Personally obligatory and required knowledge, and the works of hadith literature in English

Answered according to Hanafi Fiqh by Qibla.com

Answered by Shaykh Faraz Rabbani

a) What is the minimum level of knowledge of his deen that is fardh for a Muslim i.e. in terms of aqeeda, ibadath, mua’milat etc.

Answer:
In the Name of Allah, Most Gracious, Most Merciful

 

Walaikum assalam,

It is obligatory to know that which will enable one to fulfill the obligatory (fard) and avoid all the prohibited (haram) related to everything Allah has made obligatory upon us in our own situation.

It is necessary (wajib) to know that which will enable us to fulfill all the necessary (wajib) and avoid all the prohibitively disliked (makruh tahriman) related to everything Allah has made necessary upon one, in one’s situation.

The same applies to the confirmed sunnas, recommended acts, and avoiding the blameworthy and somewhat disliked.

Every adult must know this related to their essential worship (purification, prayer, fasting when Ramadan comes, Hajj when one has the means), as well as any worldly activities one is involved in (such as trade, working, commerce, marriage, the halal and haram of food, clothing, social interaction, etc).

[ref: Haskafi/Ibn Abidin, Radd al-Muhtar `ala al-Durr al-Mukhtar; Barkawi/Nabulsi, Sharh al-Tariqa al-Muhammadiyya; Nahlawi, al-Durar al-Mubaha fi’l Hadhr wa’l Ibaha]

b) What are the recommended books for each of these subjects, to a non-scholar, in English. I understand that there is a recommended syllabus followed in Madrasas all over the world, but for somebody who is not studying in a madrasa what resources are available for him in these matters. I came across the Shafi reference work “Reliance of the Traveller” and was wondering if there is a similar work available for the Hanafi madhab in English.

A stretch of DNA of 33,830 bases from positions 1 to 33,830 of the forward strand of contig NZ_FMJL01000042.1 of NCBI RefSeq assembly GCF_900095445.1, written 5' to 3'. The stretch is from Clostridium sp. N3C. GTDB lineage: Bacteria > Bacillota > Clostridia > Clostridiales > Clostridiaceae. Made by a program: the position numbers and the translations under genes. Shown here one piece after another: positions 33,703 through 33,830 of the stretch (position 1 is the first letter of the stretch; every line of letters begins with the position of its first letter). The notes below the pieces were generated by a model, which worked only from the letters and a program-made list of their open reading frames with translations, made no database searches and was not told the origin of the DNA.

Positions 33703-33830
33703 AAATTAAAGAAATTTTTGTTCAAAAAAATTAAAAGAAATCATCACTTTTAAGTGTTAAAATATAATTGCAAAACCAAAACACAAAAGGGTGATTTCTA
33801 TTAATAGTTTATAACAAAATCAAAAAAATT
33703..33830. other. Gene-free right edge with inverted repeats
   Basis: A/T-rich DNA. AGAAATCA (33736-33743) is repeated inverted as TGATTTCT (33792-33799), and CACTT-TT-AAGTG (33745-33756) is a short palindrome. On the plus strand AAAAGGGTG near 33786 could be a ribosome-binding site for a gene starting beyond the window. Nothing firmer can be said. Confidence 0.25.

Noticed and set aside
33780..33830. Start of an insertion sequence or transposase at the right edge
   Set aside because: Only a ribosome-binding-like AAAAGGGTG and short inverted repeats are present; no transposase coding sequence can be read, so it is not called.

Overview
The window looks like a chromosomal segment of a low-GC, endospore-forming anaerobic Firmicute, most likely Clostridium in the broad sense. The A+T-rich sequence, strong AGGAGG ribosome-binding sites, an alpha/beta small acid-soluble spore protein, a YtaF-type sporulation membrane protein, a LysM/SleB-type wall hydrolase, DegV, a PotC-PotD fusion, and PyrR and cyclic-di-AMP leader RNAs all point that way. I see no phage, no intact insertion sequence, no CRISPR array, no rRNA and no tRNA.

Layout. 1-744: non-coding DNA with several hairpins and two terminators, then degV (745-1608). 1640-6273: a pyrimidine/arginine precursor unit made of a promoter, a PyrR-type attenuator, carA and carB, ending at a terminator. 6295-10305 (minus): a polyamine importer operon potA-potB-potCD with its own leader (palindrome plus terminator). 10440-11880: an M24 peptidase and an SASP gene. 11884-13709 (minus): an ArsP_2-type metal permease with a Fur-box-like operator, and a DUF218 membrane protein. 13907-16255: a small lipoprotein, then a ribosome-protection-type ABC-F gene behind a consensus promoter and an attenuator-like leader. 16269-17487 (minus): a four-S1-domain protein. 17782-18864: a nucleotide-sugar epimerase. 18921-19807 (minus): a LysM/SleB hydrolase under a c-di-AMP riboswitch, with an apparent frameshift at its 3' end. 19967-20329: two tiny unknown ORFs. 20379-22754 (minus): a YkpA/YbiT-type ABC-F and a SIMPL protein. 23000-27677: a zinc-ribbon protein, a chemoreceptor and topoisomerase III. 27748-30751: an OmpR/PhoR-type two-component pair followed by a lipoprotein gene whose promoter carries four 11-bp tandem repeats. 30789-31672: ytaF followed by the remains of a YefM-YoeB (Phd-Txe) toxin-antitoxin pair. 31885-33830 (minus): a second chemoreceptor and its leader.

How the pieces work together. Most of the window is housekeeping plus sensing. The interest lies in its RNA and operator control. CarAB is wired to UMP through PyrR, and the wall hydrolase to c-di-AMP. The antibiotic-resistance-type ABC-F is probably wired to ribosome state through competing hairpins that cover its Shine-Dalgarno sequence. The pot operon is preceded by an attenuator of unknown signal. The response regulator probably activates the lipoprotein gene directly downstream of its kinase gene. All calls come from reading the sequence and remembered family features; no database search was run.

A list of such references is being compiled, for the upcomingwww.SunniPath.com site, and will be posted on the Hanafi Fiqh forum, inshaAllah.

Despite some issues related to context and so on, Imam al-Tahanawi’s Heavenly Ornaments [available through www.al-rashad.com] remains the most thorough manual on Hanafi fiqh in English.

c) I heard an opinion from a scholar that one should not attempt to read the primary books of hadith i.e. the sihah sitta without the guidance of a scholar.  Whereas another mentioned that it is recommended that one study these texts, because in the ahadith lies guidance. What should one do in these matters?

Normally, one should start with smaller works first, as they are easier to understand and more immediate in their benefit.

This would include Imam Nawawi’s 40 Hadiths, whose meanings and lessons should be absorbed by the hearts and minds of every committed believer, and realized in their actions.

Imam Nawawi’s more extensive Riyad al-Salihin (‘Gardens of the Righteous’), which has approximately 2,000 hadiths, is an ideal manual for the character, manners, and life for the believer seeking to travel the path of the righteous towards the gardens of proximity to Allah Most High.

Imam Tabrizi’s Mishkhat al-Masabih (‘Niche of Lights’), is a more extensive collection of over 5,000 hadiths carefully culled from the top works of the Prophetic sunna. It has been taught for centuries across the Muslim world and has numerous commentaries in Arabic and other languages, including Mulla Ali al-Qari’s brilliant 10-volume Mirqat al-Mafatih. There is a good translation of Tabrizi’s Mishkat al-Masabih in English by James Robson. It is also available at http://www.al-rashad.com.

One may read and benefit from the major hadith works as well, though none of them, unfortunately, are available in decent or reliable translations in English.

What one seeks from the works of hadith is guidance regarding the morals, manners, character, and way of life of a believer. As for deducing specific legal rulings, this is the realm of those who have specialized training [for the reasons explained by Sh. Nuh Keller and Sh. Abdal Hakim Murad in their brilliant articles on the need for qualified scholarship, which may be found athttp://www.masud.co.uk]. [And see article below by Sh. Nuh Keller.]

d) Finally, do you or the shuyukh recommend any kind of daily reading schedule of the Holy Quran, Tafsir, Fiqh, Seerah etc. I do not have regular access to scholars where I live, so I am hard put to find answers.

One should first of all strive to find scholars one can seek guidance from, and then ask them how to go about learning and implementing the deen of Islam according to the way of the Beloved of Allah, the Prophet Muhammad (Allah bless him & give him peace).

Wassalam,
Faraz Rabbani

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